6. 6. Dementia with Lewy bodies: <ul><li>Dementia with Lewy bodies is similar, in some ways, to Parkinson's and Alzheimer's. </li></ul><ul><li>Symptoms differ slightly from Parkinson's and include problems with memory and concentration, attention, language and the ability to carry out simple actions. </li></ul><ul><li>People who have dementia with Lewy bodies commonly experience visual hallucinations and some Parkinson's-type symptoms, such as slowness of movement, stiffness and tremor. </li></ul><ul><li>Dementia with Lewy bodies is also a progressive condition, which means that the symptoms can become worse over time. Currently, there is no cure or treatment for the condition. </li></ul>
  7. 7. Inherited Parkinson's <ul><li>There is no conclusive evidence that Parkinson's is a hereditary condition that can be passed on within families, apart from in exceptionally rare cases. </li></ul><ul><li>It is thought that although it is not directly inherited, some people may have genes that increase the possibility of developing Parkinson's. </li></ul><ul><li>People who have genes that are prone to Parkinson's may be more likely to develop the condition when combined with other factors, such as environmental toxins or viruses. </li></ul><ul><li>At present, it is estimated that up to 5% of people with Parkinson's may have a genetic cause. </li></ul><ul><li>The role genetics may play in the development of Parkinson's is currently the subject of much research. </li></ul>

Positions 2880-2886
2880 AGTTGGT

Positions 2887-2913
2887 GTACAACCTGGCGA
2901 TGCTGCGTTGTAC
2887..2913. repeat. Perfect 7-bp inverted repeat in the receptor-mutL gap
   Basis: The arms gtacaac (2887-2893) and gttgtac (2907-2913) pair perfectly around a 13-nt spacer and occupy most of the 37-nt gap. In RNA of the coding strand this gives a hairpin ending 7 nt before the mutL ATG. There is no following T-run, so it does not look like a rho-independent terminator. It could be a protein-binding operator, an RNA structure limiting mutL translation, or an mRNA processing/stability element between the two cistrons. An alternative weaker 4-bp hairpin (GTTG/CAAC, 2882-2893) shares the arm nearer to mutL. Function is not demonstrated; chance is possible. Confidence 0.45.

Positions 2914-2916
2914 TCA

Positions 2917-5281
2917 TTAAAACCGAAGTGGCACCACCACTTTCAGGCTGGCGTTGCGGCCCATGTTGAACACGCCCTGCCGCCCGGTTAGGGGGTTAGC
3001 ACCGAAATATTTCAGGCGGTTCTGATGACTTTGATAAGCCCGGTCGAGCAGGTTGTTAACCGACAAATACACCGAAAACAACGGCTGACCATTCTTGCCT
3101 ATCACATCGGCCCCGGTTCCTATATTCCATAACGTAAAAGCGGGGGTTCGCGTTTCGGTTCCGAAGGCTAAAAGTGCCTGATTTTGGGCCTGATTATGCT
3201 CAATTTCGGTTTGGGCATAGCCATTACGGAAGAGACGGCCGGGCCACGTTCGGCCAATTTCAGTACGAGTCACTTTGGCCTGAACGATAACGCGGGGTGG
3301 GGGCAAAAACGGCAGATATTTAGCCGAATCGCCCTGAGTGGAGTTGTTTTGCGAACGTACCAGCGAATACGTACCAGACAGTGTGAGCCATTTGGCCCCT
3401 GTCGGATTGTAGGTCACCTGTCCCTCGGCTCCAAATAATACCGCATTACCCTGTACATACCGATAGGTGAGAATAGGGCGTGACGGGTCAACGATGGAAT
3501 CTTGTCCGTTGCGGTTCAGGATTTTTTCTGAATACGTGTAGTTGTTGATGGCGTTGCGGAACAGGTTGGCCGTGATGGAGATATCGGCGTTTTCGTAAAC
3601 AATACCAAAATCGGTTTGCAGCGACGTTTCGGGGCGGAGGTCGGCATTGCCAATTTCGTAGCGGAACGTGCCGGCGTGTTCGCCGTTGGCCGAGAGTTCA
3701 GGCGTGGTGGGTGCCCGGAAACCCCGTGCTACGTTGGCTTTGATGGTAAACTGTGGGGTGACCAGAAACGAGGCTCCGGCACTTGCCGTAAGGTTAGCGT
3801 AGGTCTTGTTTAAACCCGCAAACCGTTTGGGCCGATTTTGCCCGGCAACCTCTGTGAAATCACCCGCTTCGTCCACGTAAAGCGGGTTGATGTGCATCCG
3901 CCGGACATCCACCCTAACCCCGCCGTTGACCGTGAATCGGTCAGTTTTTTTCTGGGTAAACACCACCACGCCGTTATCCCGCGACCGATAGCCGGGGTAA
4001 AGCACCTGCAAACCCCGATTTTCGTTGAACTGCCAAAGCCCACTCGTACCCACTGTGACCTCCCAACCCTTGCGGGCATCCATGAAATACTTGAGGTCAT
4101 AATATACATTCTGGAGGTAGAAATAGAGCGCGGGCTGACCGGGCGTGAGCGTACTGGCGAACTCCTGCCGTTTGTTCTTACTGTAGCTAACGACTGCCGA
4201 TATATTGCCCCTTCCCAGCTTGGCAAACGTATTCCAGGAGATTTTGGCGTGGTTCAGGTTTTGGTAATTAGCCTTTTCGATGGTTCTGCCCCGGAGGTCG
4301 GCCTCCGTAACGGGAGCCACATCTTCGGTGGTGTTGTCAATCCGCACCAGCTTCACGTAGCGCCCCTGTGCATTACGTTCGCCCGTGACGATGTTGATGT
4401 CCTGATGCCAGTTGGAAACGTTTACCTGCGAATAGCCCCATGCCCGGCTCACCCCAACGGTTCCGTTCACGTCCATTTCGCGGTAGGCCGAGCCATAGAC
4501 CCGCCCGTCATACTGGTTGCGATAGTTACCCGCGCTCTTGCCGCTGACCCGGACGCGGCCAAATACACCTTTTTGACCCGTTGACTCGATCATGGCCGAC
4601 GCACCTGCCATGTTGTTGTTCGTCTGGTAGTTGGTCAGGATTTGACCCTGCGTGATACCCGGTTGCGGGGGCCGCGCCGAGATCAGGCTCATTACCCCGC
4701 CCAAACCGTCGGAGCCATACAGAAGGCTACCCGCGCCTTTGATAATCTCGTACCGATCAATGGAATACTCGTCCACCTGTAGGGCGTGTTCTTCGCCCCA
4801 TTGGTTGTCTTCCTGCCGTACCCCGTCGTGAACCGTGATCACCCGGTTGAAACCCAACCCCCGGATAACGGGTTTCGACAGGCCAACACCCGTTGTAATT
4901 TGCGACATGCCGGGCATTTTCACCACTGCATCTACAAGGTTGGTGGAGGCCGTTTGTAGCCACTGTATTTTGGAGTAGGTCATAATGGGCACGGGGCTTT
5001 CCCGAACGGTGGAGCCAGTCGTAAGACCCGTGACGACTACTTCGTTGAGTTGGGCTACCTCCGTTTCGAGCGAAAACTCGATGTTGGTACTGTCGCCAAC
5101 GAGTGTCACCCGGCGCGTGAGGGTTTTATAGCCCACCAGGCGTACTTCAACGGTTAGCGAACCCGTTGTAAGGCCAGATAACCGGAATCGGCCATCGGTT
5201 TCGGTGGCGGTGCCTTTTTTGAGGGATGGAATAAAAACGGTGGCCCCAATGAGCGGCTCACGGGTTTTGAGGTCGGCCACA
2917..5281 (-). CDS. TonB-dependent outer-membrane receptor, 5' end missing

8. 8. Juvenile Parkinson's: <ul><li>Juvenile Parkinson's is a term used when the condition affects people under the age of 20. </li></ul>
  9. 9. <ul><li>Causes of parkinsonism: </li></ul><ul><li>Idiopathic PD: </li></ul><ul><li>- Due to loss of dopaminergic neurons of the substantia nigra </li></ul><ul><li>- Progressive loss of dopamine-containing neurons is a feature of normal aging; however, most people do not lose the 70% to 80% of dopaminergic neurons required to cause symptomatic PD </li></ul><ul><li>- Death frequently results from complications of immobility, including aspiration pneumonia or pulmonary embolism </li></ul><ul><li>Secondary PD: </li></ul><ul><li>e.g., following stroke, and intoxication with dopamine-receptor antagonists as antipsychotics and antiemetics. </li></ul>
  10. 10. Treatment of parkinsonism <ul><li>Aim of treatment is to enhance dopaminergic pathway or inhibit cholinergic pathway in the brain </li></ul>
  11. 13. <ul><li>Dopamine itself does not cross the blood-brain barrier and therefore has no CNS effects. However, levodopa, as an amino acid , is transported into the brain by amino acid transport systems, where It is converted to dopamine by the enzyme L-aromatic amino acid decarboxylase. </li></ul>